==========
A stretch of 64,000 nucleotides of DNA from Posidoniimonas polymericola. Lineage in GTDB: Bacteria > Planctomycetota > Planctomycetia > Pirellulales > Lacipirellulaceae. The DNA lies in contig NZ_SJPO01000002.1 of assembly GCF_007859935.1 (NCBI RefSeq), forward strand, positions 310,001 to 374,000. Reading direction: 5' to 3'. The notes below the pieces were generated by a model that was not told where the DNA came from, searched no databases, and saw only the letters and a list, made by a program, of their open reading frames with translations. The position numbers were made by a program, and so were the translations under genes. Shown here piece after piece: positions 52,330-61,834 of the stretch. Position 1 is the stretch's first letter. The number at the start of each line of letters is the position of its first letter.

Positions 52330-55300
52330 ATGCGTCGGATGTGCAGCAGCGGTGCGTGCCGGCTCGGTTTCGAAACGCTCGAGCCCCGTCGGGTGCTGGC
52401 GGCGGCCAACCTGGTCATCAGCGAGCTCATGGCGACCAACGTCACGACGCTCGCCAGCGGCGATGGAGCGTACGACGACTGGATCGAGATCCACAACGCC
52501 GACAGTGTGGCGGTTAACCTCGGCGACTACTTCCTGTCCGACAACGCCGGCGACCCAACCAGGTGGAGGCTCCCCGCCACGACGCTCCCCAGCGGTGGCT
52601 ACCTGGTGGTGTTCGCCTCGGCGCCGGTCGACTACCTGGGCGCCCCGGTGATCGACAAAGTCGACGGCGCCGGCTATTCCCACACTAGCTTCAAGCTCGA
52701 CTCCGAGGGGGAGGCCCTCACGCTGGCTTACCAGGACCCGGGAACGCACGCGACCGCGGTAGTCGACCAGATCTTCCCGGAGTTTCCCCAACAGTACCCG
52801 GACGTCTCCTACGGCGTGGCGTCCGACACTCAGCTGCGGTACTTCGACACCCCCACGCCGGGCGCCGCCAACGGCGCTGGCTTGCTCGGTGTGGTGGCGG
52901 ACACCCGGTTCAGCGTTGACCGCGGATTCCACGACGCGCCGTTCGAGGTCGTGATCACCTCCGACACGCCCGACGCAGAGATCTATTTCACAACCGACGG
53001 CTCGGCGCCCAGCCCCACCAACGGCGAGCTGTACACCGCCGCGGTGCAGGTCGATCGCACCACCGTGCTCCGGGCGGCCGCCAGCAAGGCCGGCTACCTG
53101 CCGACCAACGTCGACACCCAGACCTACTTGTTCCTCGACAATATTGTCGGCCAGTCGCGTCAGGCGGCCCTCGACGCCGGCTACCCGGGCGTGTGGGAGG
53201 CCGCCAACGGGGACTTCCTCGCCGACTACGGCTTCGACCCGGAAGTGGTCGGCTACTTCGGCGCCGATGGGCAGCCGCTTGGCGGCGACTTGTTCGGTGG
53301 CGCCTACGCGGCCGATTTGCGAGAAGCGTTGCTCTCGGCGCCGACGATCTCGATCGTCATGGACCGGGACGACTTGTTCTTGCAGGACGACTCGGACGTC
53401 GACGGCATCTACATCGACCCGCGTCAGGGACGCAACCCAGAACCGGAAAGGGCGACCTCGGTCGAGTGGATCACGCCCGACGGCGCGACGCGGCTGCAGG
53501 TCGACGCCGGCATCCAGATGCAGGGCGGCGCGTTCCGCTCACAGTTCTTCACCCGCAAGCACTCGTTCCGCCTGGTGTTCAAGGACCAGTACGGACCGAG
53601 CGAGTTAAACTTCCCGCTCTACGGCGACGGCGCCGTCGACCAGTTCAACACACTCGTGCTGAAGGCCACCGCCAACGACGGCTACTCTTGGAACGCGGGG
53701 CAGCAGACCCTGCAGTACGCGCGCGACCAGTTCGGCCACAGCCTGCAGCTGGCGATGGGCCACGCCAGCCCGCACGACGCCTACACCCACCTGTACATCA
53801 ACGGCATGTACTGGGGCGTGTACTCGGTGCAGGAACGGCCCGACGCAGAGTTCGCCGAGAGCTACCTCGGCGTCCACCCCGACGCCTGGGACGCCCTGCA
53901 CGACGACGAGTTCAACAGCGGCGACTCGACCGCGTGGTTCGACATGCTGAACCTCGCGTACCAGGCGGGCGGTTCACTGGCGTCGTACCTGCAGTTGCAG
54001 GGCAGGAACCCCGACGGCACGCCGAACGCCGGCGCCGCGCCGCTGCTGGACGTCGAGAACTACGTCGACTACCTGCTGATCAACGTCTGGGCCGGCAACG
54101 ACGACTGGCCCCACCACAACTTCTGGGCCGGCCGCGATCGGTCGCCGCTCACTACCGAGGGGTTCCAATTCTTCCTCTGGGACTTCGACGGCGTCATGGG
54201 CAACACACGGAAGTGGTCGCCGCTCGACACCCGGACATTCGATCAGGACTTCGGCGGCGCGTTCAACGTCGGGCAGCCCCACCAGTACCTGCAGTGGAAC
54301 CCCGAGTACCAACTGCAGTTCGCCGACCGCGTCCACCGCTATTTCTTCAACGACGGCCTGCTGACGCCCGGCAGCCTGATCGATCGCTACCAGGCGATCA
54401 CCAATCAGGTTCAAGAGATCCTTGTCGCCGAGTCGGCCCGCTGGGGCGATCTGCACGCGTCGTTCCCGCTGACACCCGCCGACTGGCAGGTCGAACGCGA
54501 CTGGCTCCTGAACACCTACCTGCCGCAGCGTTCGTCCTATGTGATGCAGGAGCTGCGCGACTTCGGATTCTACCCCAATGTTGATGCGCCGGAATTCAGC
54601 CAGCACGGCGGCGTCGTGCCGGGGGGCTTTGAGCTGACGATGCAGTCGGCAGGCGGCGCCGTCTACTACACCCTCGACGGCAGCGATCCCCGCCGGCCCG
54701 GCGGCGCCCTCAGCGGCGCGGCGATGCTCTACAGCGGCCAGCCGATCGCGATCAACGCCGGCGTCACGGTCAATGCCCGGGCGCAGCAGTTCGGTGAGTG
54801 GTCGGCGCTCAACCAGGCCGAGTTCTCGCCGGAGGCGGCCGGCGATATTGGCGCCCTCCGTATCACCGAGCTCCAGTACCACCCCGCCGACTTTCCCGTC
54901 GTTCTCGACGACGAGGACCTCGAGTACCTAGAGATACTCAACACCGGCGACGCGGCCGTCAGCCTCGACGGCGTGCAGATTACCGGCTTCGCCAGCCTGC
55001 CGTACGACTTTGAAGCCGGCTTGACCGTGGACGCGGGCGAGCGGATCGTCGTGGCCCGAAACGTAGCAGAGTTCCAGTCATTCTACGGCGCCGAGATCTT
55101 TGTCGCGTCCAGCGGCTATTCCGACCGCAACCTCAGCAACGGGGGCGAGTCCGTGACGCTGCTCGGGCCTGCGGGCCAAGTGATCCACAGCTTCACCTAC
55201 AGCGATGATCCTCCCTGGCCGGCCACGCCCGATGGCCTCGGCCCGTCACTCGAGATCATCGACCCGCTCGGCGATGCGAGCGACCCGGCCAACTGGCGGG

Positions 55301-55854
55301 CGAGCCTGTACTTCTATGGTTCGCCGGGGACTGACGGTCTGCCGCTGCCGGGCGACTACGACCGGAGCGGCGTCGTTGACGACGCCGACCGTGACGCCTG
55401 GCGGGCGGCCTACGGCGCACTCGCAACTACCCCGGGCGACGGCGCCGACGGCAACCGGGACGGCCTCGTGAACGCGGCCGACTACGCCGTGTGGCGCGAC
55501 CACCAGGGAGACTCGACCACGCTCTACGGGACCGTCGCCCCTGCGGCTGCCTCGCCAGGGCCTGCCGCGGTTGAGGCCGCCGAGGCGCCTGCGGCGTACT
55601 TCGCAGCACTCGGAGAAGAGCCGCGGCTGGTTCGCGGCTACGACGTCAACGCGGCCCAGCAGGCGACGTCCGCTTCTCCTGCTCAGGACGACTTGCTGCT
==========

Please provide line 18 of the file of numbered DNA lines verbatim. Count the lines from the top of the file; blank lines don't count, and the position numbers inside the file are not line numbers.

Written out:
53801 ACGGCATGTACTGGGGCGTGTACTCGGTGCAGGAACGGCCCGACGCAGAGTTCGCCGAGAGCTACCTCGGCGTCCACCCCGACGCCTGGGACGCCCTGCA